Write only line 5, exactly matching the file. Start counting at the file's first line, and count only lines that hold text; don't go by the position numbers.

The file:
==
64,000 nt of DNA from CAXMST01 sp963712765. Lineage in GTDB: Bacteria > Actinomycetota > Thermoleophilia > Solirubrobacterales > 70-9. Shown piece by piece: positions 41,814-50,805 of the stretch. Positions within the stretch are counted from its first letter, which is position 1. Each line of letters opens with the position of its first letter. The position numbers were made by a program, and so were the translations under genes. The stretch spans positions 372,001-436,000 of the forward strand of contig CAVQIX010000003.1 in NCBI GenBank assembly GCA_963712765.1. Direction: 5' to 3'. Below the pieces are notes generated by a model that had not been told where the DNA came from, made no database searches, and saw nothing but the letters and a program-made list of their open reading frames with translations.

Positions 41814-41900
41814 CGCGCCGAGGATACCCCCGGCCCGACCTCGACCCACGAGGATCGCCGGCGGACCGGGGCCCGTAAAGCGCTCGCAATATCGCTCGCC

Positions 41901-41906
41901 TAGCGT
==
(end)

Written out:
41901 TAGCGT